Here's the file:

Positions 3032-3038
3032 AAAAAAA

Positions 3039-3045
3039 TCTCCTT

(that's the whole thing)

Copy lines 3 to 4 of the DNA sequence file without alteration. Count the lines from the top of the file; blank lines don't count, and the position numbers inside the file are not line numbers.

Positions 3039-3045
3039 TCTCCTT